Colonialism’s Date at the Funeral
Aravind Adiga and Chinua Achebe’s novels are very different. Their two protagonists, Numma and Okonkwo, are very different; Numma has a certain brash, fluidity and passivity while Okonkwo has pride and strength, unbeaten, called the Cat because “his back never touched the earth” (Achebe 6). Numma is in India; Okonkwo is in (what is now) Nigeria. Despite their differences in personality, location, and adaptability, the two main characters are both struggling with two concepts that go hand-in-hand: time and change. It is futile to fight- and Numma instead embraces the new opportunity- but one man will fight.
“The Autobiography of a Half-Baked Indian” is the title that Numma suggests (Adiga 4). After all, his wanted poster had him down to a tee: ignorant, “blackish” troublemaker and son of a rickshaw puller (Adiga 5). The picture he paints is gritty and honest. That’s how he is viewed, and that is the concept of himself that he accepts. However, in the true self-taught entrepreneurial spirit that he boasts of, he accepts the label and then turns it on its head. After all, he did not want to be a “human beast of burden” like his father in a society that had enough change already (Adiga 12). He overcomes.
The tones of these two novels are different despite their commonalities. The White Tiger is a flow-of-consciousness, honest, sometimes-crude representation of the real world of India at the time. It is cynical and whimsical at the same time; it observes the highs and lows of the life. Adiga stays outside of the problems in order to present a full and lasting image. Things Fall Apart is written in a disjointed, disillusioned, simple manner. Through Okonkwo’s eyes we see his inner struggles and his outer struggles to hide any hint of weakness.
Chinua Achebe’s Things Fall Apart was named to the Times 100 Best Novels of All Time list. In Africa it was received with little fuss or attention. Okonkwo himself cannot be ignored; he fights everything. He wrestles; he fights insecurity through constant efforts to prove himself; he decides to die before he accepts defeat. The feminine aspects of his life, his wife, the goddess Ani, and his sensitive son Nwoye, are angered and pushed away by Okonkwo’s inability to accept his shortcomings and to see what is coming- imperialism and colonialism.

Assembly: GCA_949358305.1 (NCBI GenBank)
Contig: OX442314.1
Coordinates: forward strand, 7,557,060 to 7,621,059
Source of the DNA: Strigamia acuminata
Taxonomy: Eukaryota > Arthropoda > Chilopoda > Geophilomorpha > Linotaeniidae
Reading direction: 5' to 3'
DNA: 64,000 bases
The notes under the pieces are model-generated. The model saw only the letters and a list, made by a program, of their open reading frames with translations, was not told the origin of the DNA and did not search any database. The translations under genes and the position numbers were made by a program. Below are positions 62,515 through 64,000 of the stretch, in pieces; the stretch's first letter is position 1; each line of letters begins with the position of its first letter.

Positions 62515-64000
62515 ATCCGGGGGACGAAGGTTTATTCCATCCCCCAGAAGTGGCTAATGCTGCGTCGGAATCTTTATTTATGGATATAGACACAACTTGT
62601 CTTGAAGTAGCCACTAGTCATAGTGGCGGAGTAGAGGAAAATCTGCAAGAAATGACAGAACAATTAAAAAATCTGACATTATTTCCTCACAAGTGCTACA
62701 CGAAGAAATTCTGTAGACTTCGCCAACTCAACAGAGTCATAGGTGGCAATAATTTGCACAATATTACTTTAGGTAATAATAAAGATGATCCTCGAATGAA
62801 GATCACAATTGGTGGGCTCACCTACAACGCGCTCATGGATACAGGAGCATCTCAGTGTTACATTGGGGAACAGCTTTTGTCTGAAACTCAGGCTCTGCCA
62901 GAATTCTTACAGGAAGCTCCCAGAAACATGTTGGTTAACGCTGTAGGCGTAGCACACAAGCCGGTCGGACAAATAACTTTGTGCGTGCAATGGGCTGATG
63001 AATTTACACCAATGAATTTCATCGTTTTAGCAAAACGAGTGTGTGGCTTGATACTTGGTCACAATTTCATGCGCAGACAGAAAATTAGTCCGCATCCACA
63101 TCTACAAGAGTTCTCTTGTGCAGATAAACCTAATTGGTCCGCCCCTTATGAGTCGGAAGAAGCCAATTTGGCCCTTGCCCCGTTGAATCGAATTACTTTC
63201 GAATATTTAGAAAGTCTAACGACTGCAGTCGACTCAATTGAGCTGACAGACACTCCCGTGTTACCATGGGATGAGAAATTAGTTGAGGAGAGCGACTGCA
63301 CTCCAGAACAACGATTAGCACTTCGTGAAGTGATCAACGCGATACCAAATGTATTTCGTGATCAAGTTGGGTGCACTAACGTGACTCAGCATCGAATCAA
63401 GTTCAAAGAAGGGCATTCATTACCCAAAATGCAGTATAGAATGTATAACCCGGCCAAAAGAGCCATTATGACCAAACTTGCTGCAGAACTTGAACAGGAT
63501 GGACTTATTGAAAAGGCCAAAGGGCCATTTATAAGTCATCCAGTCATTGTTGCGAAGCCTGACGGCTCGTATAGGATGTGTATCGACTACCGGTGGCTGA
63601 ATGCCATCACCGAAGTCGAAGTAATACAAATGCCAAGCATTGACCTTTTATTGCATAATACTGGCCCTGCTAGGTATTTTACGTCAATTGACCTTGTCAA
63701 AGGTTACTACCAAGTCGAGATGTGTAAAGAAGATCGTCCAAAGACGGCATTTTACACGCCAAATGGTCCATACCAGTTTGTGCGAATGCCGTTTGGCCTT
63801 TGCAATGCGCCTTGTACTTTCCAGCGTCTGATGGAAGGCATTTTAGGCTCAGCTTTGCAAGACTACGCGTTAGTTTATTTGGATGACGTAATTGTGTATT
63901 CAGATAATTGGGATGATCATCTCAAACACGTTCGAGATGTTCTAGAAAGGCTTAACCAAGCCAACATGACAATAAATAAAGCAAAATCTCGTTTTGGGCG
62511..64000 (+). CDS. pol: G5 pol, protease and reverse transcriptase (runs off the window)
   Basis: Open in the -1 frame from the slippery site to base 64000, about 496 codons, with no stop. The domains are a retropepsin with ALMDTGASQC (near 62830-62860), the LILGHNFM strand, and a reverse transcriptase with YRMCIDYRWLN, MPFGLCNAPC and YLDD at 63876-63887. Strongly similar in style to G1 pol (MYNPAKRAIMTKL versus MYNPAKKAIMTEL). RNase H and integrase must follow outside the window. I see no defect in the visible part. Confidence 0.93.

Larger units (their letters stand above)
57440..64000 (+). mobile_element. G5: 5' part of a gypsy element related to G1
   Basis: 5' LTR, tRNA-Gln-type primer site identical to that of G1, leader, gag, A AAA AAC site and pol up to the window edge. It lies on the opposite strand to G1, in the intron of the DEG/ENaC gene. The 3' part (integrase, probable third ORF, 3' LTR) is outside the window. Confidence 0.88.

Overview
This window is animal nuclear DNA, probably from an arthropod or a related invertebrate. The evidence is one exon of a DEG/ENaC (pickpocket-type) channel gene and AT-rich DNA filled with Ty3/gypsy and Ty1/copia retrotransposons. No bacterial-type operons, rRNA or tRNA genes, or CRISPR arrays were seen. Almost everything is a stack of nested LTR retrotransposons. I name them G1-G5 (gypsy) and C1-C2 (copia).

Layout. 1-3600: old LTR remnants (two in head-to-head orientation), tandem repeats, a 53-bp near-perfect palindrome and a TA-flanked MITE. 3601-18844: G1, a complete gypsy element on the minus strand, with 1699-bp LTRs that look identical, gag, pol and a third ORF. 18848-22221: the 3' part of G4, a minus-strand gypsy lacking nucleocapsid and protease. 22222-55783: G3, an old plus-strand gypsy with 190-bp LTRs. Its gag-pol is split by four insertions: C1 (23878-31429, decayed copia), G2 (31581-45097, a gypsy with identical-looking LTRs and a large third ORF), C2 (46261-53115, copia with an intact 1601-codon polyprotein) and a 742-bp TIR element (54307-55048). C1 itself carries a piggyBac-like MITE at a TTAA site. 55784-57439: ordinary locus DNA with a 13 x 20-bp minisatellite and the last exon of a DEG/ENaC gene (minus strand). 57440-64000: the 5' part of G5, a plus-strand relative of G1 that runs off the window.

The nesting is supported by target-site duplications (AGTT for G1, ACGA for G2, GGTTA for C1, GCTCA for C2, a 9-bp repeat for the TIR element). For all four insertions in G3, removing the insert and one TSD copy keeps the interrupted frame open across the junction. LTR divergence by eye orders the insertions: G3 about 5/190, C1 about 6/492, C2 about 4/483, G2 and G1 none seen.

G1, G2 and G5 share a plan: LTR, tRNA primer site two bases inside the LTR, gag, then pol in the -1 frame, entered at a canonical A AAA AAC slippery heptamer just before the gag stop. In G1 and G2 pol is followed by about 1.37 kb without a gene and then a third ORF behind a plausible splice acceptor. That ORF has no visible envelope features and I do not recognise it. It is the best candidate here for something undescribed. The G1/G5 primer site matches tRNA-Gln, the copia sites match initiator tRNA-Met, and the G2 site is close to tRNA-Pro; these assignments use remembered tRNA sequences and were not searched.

Typically imperialism is depicted as the veni, vidi, vici approach to change. However, in Things Fall Apart, Okonkwo describes his dismay at the collision of what seemed like unrelated events: “The white man is very clever. He came quietly and peaceably with his religion. We were amused at his foolishness and allowed him to stay. Now he has won our brothers, and our clan can no longer act like one. He has put a knife on the things that held us together and we have fallen apart” (Achebe 98).
As was mentioned earlier, the attempt to elude time and change is futile. Cultures have their own cycles to live and die by. Social evolution moves from field to farm to city, and so it goes. Inevitably one circumstance or another will change events. The “New World” was not going to be held by Spain, England, France, and Portugal forever; the Greeks could not continuously dominate the majority of Western Europe. Time and change are also opportunities for growth.
Numma’s wanted poster sums up the clash of different patterns (as of the clothing that Numma was wearing), the urgency to nurture development, and the tendency to racially and socially profile that were prominent features in both novels. The discomfort, the upheaval, all of it is like watching the in-laws bring dates to your cultural family’s funeral. Some are buried, and some are digging the hole.
Achebe, Chinua. Things Fall Apart. Heinemann Educational Books, 1959. Print.
Adiga, Aravind. The white tiger. 1st ed. Free Press, 2008. Print.